Monday, September 06, 2010

Second Annual Truro AgFair Is A Huge Success!

The Gods of the Harvest were smiling down on the Second Annual Truro AgFair yesterday – perfect weather! Excitement filled the air as first-timers Lisa Brown, Sharyn Lindsay, and master gardener Victoria Pecoraro, prepared to sell flowers and vegetables alongside Truro veterans who had participated last year. Having attended the Truro AgFair in 2009 myself, I was able to tell the Wellfleetians what a good time to expect: joyous, rollicking fun. Not to mention the food. Check out these pies!

We had all been welcomed by Truro artist Tom Watson, dressed in appropriate formal farmhand wear, including white shirt, red suspenders, and straw hat. Daughter Polly modeled her brand new T-shirt while Dad manned the raffle box. Behind him on the wall, one of his paintings, first prize in the raffle. A magnificent turkey was second prize. The turkey squawked indignantly every time a dog came too close. When I stopped back, someone had started a campaign to write “Free-the-turkey” on the raffle tickets. There were pie-eating contests, a Harvest Contest that included the Best Looking Dozen (Eggs) and the Longest Cucumber (Sharyn, did yours win?) Pies were being auctioned off; kids’ faces, painted. One stand was surrounded by a row of enormous pumpkins, all grown in Truro.

Jack Reimer was eager to tell me about a 4H garden, behind the Truro Library, where children “prepared the beds, planted the seeds, weeded the garden, and harvested.” Meanwhile I was admiring Kaden’s Easter egg plant, amongst the Harvest Contest Submissions from Kids. “It’s amazing to see how interested the kids became,” Jack added. No wonder! Compost, worms, soil: there was so much to learn.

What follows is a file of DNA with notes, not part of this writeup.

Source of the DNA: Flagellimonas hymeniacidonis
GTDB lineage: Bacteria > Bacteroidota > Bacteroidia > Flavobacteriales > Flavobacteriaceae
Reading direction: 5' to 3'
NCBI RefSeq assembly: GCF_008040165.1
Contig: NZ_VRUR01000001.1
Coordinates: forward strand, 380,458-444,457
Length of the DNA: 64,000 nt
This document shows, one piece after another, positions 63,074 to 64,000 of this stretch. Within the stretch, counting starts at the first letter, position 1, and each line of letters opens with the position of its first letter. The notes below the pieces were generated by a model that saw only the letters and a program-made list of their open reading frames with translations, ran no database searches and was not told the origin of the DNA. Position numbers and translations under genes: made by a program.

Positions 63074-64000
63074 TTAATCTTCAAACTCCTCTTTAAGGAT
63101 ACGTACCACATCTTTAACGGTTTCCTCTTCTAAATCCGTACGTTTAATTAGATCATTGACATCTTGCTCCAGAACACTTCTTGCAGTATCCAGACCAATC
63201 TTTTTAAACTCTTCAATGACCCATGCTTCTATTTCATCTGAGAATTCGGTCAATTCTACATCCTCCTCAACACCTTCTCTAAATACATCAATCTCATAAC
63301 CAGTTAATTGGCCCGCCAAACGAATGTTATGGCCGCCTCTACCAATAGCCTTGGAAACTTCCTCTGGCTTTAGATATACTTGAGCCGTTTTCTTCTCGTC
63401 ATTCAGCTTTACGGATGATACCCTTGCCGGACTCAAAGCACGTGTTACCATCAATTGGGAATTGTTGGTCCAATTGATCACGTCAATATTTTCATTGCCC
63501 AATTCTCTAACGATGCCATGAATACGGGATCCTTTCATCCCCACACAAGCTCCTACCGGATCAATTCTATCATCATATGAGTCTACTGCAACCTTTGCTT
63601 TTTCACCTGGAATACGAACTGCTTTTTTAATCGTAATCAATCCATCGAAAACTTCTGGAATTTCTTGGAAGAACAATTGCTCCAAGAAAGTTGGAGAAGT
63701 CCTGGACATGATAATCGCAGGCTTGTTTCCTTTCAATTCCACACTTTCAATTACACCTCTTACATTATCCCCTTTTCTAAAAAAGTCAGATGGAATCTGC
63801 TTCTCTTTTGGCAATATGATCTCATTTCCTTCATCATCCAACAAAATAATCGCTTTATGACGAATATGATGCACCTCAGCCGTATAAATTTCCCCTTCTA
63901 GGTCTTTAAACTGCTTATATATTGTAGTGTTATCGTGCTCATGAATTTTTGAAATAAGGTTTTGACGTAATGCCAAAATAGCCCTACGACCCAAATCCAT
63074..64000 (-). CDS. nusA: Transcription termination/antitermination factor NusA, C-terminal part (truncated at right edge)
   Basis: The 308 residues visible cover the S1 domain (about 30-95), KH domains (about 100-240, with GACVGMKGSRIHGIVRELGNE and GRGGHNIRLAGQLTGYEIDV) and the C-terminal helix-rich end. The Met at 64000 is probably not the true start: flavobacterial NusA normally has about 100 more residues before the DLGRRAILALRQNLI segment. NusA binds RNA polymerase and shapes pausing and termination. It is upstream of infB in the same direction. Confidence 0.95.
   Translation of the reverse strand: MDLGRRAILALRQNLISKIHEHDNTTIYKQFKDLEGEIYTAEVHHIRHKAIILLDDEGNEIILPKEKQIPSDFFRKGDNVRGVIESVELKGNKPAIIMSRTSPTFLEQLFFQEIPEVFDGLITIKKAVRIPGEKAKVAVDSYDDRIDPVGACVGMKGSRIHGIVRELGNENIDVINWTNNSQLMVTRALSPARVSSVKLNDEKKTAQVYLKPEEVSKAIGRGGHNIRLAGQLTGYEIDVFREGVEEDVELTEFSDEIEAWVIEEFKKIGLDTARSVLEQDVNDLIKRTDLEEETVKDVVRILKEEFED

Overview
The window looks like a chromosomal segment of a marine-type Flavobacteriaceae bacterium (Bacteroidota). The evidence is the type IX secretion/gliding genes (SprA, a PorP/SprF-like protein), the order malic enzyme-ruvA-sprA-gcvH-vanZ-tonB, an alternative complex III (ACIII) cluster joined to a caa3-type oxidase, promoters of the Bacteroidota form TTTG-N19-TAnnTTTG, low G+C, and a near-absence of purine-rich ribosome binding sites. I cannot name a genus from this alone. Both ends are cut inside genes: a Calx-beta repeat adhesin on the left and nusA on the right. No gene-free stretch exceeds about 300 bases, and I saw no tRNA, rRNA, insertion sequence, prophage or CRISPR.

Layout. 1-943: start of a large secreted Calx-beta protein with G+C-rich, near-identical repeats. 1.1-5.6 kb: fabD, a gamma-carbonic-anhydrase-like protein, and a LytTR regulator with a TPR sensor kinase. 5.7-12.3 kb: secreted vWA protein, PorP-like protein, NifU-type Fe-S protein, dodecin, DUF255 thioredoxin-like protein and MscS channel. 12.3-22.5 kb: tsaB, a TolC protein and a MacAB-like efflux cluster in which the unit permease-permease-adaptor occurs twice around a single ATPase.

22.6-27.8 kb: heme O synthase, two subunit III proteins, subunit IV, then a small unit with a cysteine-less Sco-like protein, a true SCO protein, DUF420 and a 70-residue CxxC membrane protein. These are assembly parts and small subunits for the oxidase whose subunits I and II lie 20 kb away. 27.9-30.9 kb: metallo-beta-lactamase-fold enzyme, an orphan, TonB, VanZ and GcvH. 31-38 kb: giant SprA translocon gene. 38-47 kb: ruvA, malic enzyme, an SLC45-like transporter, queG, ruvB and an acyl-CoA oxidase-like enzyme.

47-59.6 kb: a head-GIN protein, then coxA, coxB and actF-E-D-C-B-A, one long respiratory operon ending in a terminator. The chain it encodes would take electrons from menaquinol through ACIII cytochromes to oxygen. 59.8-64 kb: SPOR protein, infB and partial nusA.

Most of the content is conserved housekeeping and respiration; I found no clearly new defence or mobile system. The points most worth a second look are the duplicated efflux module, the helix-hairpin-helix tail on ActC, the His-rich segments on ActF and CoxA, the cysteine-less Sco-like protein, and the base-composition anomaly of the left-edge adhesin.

And, all around us, kids of all ages were taking in the AgFair action. Farm animals, mushrooms, bees, charcoal, a stand where two ladies explained why the proposed Food Safety bill is actually awful for small farmers and organic vegetable growers. Nearby, Laura Kelley's stand provided information on why protecting Cape Cod water is important for organic farmers.

Over at the bandstand, organizer Francie Randolph began introducing Scott Soares, DAR Commissioner for MA, who pointed out there are 40 such events in the state, that the AgFair offers an opportunity to learn about the farming community. “I encourage you to talk to the farmers and growers who bring local products to your table,” Soares declared.

Then eager parents jostled for the best spots to watch their kids eat blueberry pie in the first of three pie-eating contests. A young lady named Halley gobbled fastest and won first place. Tristen, who had allowed me to photograph his scary painted face earlier, came in third. After a few announcements, a fiddler began to play a rousing tune. What struck me the most was the number of families either selling together or enjoying the AgFair together, and how much fun everyone was having. Below, photos of some of the awesome organic veggies but first a few bits of overheard conversation:

“These tomatoes are the reason I got up this morning.”

“Look at that longest cucumber!”

“That stand has the most gorgeous veggies.”

“Are you ready to have blueberries in your nose?”

“I wrote Free-the-Turkey on all of them.

“Isn’t it amazing? You’d never know what’s growing in this town if you didn’t come to the AgFair!”